Journal excerpt, 2014:
'Cause me to know the way I should walk, for I lift up my soul to You.'
I am thankful that You have transformed me since I made the realization of my sinful attitude towards an uncertain future and then the decision to live out a better definition of trust. I've truly felt Your peace. Whereas this verse previously wrung my heart in an anguish of yearning, pleading with You for guidance, I read it now as a confident and peaceful declaraton of trust. I don't 'lift my soul' in desperate pleading. I lift it. Simply, as an offering; in trust that it is Yours to bless, that You will bless. I still crave Your guidance. But I have the peace of knowing that however this guidance is manifested, what it leads to, it will be good. I know You will bless. I know You will be with me. I am convinced, not just in mind but in heart of Your goodness as manifested in Your plan for my life.
You are good. So good that I am constantly discovering new depths and shades of Your goodness that I never knew before.
2016 has been an eventful, if not downright tumultous year, for the world as well as for myself.
Now that the year is starting to draw to a close, I see quips online complaining about the bleakness of the future and of the past year. Since my finals and graduation-minus-the-ceremony are approaching soon next year,
(read: having to face the big what are you going to do after you graduate question, and be able to justify my answer to myself as well as to others by actions and not just words) I'm afraid I'm also tempted to join the bandwagons of prophets foretelling doom and destruction.
So it was very timely that I happened to grab my journal the wrong way, and the first page flapped open revealing the very first entry; far back from 2014, at a time when university was the huge and terrifying question mark looming ahead of me.
There is a new one now--when isn't there?--but this reminds me that it will be another opportunity to learn to lift up my soul in trust.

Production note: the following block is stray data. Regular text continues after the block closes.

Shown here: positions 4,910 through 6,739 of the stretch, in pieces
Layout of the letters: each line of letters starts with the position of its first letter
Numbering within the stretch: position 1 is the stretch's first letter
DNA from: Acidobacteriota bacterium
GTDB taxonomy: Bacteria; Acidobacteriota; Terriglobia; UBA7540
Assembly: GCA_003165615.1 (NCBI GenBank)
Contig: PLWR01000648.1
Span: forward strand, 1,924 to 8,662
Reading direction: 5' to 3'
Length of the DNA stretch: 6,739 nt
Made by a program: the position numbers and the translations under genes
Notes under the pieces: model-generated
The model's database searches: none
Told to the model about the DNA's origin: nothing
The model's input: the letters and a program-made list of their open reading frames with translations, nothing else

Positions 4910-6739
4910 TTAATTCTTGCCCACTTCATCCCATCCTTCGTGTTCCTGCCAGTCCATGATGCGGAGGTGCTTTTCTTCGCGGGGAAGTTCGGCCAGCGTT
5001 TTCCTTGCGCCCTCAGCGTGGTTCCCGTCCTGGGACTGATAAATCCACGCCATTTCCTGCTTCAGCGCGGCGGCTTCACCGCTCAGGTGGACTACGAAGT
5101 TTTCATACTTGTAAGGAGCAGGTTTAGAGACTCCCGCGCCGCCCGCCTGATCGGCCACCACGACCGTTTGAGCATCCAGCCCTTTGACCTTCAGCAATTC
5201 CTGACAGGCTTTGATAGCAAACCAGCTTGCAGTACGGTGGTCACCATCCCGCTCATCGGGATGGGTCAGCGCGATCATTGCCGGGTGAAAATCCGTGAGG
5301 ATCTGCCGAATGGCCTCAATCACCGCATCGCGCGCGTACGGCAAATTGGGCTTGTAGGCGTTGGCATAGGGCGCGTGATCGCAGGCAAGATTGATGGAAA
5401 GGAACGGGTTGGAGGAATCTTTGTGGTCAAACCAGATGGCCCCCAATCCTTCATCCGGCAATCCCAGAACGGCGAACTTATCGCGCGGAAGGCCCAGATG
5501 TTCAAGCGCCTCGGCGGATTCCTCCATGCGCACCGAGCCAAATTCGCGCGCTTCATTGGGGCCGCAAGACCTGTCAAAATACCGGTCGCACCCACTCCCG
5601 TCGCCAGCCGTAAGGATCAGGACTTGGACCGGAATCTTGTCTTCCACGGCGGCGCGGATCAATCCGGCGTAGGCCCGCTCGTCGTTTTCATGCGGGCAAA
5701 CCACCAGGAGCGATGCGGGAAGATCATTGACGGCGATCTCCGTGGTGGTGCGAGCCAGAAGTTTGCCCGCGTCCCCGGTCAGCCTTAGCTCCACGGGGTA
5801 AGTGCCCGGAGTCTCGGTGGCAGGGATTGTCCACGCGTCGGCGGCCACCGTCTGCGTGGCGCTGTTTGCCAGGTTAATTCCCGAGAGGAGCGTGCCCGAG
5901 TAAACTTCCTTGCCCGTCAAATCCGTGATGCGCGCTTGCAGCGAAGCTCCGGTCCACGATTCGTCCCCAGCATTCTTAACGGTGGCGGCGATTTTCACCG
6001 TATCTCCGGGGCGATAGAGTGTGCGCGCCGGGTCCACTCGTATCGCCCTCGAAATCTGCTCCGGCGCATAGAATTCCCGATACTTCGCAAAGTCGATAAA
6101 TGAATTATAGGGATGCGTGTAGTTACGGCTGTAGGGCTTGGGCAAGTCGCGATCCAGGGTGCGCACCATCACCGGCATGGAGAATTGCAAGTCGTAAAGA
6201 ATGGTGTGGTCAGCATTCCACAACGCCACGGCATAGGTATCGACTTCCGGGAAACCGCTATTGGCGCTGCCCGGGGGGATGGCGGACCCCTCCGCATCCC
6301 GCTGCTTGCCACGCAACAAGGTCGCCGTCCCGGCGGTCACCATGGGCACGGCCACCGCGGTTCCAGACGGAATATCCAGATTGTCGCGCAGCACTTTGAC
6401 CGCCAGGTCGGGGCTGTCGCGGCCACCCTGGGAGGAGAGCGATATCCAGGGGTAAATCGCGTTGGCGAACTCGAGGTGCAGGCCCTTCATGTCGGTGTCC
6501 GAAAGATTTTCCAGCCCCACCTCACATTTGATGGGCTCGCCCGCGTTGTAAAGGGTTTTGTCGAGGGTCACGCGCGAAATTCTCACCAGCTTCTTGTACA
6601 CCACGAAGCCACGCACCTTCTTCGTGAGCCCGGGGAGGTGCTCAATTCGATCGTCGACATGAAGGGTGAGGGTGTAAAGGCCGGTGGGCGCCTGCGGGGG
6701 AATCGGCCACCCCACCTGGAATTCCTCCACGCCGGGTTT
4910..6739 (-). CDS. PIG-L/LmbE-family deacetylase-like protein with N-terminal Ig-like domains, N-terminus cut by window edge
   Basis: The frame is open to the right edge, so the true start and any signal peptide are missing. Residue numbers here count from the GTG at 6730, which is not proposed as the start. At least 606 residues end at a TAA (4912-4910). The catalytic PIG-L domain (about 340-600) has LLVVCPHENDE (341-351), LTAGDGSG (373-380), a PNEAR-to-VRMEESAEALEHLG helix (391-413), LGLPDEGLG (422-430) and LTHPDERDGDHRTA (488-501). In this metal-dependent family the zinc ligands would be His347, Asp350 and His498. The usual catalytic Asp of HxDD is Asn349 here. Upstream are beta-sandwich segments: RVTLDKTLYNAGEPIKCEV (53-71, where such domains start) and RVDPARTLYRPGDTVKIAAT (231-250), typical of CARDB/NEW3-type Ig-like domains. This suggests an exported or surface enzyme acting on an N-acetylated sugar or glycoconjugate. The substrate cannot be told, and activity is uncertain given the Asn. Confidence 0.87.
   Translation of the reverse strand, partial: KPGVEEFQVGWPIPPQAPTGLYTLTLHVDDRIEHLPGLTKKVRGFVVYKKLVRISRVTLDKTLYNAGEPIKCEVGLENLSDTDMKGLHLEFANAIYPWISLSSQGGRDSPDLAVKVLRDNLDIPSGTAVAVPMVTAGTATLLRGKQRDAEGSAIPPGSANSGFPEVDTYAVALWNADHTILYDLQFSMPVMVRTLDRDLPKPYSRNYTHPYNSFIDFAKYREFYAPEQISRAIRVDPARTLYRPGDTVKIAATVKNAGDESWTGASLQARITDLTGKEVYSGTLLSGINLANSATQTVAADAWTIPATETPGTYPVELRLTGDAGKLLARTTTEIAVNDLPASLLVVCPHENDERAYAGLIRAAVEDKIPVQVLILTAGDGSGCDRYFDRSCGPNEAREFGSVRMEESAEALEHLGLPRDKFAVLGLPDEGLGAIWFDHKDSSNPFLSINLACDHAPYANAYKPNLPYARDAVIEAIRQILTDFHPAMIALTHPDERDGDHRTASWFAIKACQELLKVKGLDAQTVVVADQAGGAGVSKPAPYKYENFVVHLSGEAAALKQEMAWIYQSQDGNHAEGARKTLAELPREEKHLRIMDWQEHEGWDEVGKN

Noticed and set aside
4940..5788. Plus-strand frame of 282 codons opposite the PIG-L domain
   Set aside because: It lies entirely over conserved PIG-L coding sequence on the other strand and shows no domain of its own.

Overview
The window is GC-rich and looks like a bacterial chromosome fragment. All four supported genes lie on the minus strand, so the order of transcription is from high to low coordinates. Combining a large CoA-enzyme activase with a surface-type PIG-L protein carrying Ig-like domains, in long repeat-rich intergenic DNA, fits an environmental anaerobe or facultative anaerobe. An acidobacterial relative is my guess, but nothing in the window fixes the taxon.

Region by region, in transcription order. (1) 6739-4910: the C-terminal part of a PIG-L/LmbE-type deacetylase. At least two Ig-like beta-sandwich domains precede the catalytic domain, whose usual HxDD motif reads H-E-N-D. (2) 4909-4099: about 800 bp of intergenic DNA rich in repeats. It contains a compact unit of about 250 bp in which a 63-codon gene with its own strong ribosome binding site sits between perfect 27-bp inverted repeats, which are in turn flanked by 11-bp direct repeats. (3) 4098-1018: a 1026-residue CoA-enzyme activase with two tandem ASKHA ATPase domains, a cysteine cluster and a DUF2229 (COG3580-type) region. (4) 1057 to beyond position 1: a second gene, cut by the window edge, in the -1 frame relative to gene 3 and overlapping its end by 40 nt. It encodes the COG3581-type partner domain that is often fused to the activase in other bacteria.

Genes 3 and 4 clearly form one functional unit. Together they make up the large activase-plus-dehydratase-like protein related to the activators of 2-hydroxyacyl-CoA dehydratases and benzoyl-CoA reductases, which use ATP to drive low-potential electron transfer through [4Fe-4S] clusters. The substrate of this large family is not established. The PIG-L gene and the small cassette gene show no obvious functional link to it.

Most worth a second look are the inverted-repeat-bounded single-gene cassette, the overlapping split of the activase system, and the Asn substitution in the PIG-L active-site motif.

"But My servant Caleb, because he has a different spirit in him and has followed Me fully, I will bring him into the land where he went, and his descendents shall inherit it."
I used to see those beginning books of the Bible, the Pentateuch (an impressive word I learnt from a Sunday School teacher) as rollicking adventure stories, with more than a dash of PG scariness (the book of Judges, for example, isn't quite bedtime reading.) The Gospel seemed relegated to the New Testament. Overall, my childhood impression of the Old Testmanet was kind of like the impression one may get from watching Hollywood's takes on the Bible--great movie material, perhaps, but not what you would/should expect to learn much about actual Christianity from!
These parts of the Bible are actually quite fascinating. As stories, they are great; and precisely for that reason, easy Sunday School lessons for little ones (12 spies, 2 good obeyed God, 10 bad were punished, now colour the picture of the giant bunch of grapes and remember the names of the good ones, Joshua and Caleb.)
However, when we force ourselves, as Christians, to consider why they were included in the Bible, and what they contribute to the Gospel and the person of God, and human nature in response, it gets more complicated.
The Old Testament depiction of God, to me, is sobering. It reminds me that I cannot understand Him. It reminds me that holiness is the foremost of His qualities--something which should add reverence and humility as well as comfort in His justice. It reminds me of the immensity of the gap between Him and I, which Christ in the New Testament bridged, and which we take for granted when we forget to look down.
Caleb was commended for his trust in God's power and person, as a God both able to and committed to fulfilling His promises. He applied this trust into action--the willingness to work hard, to embrace the challenge. This was the 'different spirit,' the sole factor which made such a great difference between the ten spies and Caleb and Joshua's perspective of the promised land.
It may sound rather anticlimactic, but I realized that I'd had a similar experience. When my two older sisters both left within months of each other to study overseas for several years, it was a traumatic change that I agonized over months before the actual parting took place. We had always been pretty close for siblings, but as sisters the thought was even harder to bear. Between the four of us, each one's personality contributed a unique aspect to the family dynamics; I couldn't imagine having to get on without the two of them, as moderators so to speak between my brother and I (who had grown up fighting in the classic cat-and-dog sibling style.) I prayed about it, torn but clueless about what I wanted, and I remember writing anguished journal entries trying to find out why I felt so miserable and what could be done.